The methodology for air pollution assessment has been described elsewhere [17,25]. Briefly, we estimated the levels of ambient air pollutants, i.e., nitrogen oxides (NOx, NO, NO2) and sulphur dioxide (SO2), using the daily averages reported by the monitoring stations in the area. Only estimates from the monitoring stations within a radius of 20 km from the residential address were used in the analysis. The values of particulate matter (PM) of sizes less than 2.5 and 10 μm (PM2.5 and PM10) originated from a spatiotemporally resolved estimation model producing predictions at a 1 × 1 km spatial resolution developed by Kloog et al. [29] The modeling involved calibrating satellite-based observations to relevant PM monitoring data collected within 1 km of a satellite reading and included adjusting to additional spatial and temporal covariates as predictors.

2.3. Laboratory Testing

All urine samples were stored at −20 °C in a freezer until being shipped to the testing laboratory. The specific test used in the current analysis became available in 2019, approximately 6 years after the collection of the samples.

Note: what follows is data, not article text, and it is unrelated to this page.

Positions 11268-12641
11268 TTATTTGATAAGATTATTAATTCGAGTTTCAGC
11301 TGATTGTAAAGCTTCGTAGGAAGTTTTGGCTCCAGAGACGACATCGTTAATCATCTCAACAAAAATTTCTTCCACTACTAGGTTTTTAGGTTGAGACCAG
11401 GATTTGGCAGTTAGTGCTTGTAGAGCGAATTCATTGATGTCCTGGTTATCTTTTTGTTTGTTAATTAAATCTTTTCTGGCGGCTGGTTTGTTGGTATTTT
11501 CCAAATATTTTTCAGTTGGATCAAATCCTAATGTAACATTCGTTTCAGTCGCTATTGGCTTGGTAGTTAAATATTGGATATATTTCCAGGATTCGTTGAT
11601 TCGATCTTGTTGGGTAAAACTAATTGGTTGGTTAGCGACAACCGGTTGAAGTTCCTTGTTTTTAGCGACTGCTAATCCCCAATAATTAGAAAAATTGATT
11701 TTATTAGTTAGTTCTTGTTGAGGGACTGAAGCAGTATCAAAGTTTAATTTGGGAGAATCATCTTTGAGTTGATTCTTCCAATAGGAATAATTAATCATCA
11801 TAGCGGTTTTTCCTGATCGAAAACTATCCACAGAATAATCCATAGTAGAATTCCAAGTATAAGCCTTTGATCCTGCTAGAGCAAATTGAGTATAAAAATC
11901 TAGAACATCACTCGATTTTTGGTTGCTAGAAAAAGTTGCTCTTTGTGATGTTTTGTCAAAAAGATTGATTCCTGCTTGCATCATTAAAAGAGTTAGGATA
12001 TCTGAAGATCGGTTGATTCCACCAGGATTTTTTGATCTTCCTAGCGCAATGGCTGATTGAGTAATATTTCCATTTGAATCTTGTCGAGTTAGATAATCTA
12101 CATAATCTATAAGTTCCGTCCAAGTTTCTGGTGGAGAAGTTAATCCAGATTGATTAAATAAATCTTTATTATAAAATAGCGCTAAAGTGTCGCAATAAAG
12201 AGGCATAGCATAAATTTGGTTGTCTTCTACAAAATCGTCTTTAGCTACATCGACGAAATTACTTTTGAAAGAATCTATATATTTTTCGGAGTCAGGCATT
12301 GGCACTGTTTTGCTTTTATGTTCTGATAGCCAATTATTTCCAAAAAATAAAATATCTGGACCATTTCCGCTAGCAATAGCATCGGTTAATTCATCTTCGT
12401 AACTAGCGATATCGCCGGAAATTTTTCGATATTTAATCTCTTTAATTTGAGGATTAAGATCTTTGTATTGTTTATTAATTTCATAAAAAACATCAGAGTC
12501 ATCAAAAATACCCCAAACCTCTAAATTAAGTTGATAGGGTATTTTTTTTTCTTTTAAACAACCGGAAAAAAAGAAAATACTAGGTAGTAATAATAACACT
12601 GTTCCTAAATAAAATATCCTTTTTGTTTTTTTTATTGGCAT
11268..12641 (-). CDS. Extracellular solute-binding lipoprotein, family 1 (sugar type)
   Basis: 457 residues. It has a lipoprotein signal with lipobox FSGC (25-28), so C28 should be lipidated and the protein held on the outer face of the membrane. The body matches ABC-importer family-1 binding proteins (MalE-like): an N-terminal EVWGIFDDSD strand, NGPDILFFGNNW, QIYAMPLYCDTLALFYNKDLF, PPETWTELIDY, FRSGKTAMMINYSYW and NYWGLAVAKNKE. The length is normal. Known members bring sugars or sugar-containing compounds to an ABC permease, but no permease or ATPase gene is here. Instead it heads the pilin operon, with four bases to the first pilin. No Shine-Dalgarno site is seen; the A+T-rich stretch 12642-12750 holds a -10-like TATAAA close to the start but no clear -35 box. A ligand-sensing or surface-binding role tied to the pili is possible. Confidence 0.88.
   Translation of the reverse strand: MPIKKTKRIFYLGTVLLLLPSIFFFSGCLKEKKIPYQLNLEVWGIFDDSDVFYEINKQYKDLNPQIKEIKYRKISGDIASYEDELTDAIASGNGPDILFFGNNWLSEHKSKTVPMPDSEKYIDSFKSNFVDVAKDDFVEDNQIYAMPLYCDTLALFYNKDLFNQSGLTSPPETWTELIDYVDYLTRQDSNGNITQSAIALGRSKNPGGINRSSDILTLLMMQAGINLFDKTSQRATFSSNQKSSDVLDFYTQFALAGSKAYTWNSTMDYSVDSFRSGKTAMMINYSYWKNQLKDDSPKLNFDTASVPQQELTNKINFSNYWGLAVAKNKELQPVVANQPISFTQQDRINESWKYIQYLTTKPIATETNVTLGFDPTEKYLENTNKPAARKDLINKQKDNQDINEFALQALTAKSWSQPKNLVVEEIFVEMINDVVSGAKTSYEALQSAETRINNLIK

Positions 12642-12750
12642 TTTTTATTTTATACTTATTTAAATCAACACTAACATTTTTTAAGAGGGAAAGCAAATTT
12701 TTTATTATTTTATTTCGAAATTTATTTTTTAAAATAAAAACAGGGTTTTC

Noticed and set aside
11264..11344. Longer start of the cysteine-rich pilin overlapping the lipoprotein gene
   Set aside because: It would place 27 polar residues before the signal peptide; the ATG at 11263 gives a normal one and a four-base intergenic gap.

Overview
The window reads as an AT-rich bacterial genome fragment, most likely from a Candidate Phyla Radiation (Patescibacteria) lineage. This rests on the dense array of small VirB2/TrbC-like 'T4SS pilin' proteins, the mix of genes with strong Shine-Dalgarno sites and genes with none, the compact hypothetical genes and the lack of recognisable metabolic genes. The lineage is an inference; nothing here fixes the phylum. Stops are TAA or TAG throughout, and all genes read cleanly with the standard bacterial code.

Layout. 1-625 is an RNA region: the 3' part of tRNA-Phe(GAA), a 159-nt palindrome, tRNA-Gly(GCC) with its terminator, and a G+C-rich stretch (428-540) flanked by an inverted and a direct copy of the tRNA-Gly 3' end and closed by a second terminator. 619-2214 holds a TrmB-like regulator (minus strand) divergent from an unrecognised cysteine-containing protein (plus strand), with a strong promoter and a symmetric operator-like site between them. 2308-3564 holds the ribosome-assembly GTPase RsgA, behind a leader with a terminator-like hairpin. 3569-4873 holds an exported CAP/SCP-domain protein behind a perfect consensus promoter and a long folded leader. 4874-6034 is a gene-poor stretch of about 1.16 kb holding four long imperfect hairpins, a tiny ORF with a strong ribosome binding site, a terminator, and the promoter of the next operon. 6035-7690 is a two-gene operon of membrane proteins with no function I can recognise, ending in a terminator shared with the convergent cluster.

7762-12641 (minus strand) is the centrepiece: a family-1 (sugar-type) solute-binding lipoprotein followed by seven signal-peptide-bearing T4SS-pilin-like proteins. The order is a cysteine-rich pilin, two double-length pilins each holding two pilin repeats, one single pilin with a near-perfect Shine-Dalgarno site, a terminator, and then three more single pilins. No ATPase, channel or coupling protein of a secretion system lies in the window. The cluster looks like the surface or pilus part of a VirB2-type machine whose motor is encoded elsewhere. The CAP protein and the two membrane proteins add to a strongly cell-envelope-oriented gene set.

The testing procedure was performed in a trace-metal-clean room, at a laboratory of the Hebrew University in Jerusalem. Vials with 5.0 mL urine samples were transferred into a 5 mL auto-sampler tube. We diluted the content in 4.5 mL 1.5% HNO3 which was accurately weighed. The samples were further incubated at 25 °C overnight. Following the stage of organic material digesting, the metal content of each sample was measured by Agilent 7500 Series Inductively Coupled Plasma Mass Spectrometer (ICP-MS) (Agilent Technologies, Tokyo, Japan).
To determine the optimum gas flow and detection limits, 0.1% HNO3 solution and a multi-element standard solution for ICP (ICP VI, Merck, Darmstadt, Germany) were analyzed. The National Institute of Standards and Technology (NIST) SRM 2668 panel with toxic substances in human urine served as a certified reference for materials at low concentration levels (for elements: argon (Ar), Cd, caesium (Cs), Co, Pb, Va, Ba, Be, chromium (Cr), copper (Cu), Mn, Mo, Ni, plutonium (Pl), titanium (Ti), U, K, Na) and higher concentration levels (for the same elements as at low concentration levels, with the exceptions of Pl, Tn, Ti, and U, as well as antimony (Sb)) for defining trace element levels. The calculation of the final concentrations was calibrated versus NIST panel values within two standard deviations of the standard material.
Accuracy was verified by analysis of standard reference samples (SRS) at the beginning of each analytical session, specifically T-201 and T-209 by the U.S. Geological Survey (USGS). Precision was monitored by analysis of selected standards every 15 samples. Detection limits were defined as three-fold the standard deviation of the calibration blank concentrations analyzed every 15 samples during the course of five analytical sessions.